100. Divine Tragedy


Here we are at the century mark. I never imagined writing so many posts so quickly. Thanks, Jake and Erin for getting me started.  It’s been fun cleaning out the closet of my mind over the past eight months. Some things I have been pleased to come across and others just needed to be purged. Like the Divine Comedy of Dante, there seems to be a Heaven, Purgatory and Hell in my memory closet. I have no guide, however. So I rummage through randomly. Perhaps you’ve already noticed, Bloggians.

Out for a walk this afternoon in the local park I saw three boys taking control of a pile of large gravel chunks, maybe the size of turnips. They could throw rocks all day and never make a dent in the pile. It brought back memories of waiting at the end of King Street in Old Town Alexandria before it was gentrified. While my mother shopped, my three brothers and I and my dad would pass the time skipping rocks across the surface of the Potomac River. I recall huge piles of yellow sulfur stockpiled there. Don’t ask me why. It was a working dock back then not a tourist attraction. The water may have been grossly polluted, but it was still an impressive expanse of water to my small boy mind. It’s funny how a young imagination can sail across still water and into Neverland where it’s always good and the residents stand ready to grant your wishes. I think Michael Jackson knew this.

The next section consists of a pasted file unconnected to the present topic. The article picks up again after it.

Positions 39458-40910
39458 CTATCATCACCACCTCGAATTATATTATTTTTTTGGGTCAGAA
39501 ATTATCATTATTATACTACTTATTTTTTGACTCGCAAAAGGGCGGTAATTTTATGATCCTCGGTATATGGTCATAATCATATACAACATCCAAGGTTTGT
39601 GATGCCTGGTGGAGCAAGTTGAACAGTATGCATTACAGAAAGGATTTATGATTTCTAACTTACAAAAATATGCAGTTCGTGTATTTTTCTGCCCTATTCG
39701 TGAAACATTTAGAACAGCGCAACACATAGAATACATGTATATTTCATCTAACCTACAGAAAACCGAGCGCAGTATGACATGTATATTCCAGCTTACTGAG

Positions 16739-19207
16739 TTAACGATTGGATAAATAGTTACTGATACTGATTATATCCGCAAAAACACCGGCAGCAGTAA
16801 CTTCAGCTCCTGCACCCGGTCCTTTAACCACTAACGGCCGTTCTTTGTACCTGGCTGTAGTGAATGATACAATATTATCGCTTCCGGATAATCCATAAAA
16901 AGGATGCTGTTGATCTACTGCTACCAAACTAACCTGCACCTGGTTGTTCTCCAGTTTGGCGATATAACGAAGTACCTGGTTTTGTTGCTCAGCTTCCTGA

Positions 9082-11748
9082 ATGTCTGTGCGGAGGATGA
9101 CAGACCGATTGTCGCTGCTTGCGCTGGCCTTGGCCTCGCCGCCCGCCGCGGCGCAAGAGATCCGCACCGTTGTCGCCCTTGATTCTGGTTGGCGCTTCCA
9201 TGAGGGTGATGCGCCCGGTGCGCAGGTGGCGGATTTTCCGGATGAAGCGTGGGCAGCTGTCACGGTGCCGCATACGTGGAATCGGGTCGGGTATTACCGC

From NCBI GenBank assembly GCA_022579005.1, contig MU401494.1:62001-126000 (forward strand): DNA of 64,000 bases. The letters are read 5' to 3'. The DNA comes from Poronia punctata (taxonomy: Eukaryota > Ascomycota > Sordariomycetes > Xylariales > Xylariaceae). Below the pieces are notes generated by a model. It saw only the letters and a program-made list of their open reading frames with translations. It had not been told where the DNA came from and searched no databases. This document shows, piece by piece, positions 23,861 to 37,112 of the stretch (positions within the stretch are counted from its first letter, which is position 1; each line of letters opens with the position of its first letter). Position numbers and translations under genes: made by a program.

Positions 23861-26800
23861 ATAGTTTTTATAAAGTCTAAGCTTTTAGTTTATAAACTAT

Things changed after the riots of 1968. Malls mushroomed outside of old familiar shopping zones. Lots of folks fled the previously comfortable urban life, flooding into the suburbs and the suburbs of suburbs. What had been distant outposts became bustling housing developments clogged with government employees and active military folks. The road construction system was always behind the housing construction trends, so traffic became nightmarish as roads were constantly widened and fitted with traffic lights. Here’s a for instance:  the baseball field where we used to practice had once been a private airstrip, Beacon Hill. By the time I was in high school that acreage had been covered with apartments and a housing development.  Open fields I used to roam across were buried under concrete and macadam. Strange how the mental map of childhood was erased and written over. My truth was still true but could no longer be proven. Over and over again in Fairfax County, Virginia that’s how it went down at warp 9 speed… deforest, level, build, occupy, choke, re-invent for the bigger and faster and always better use. If you couldn’t think of anything better, you could always build a mall.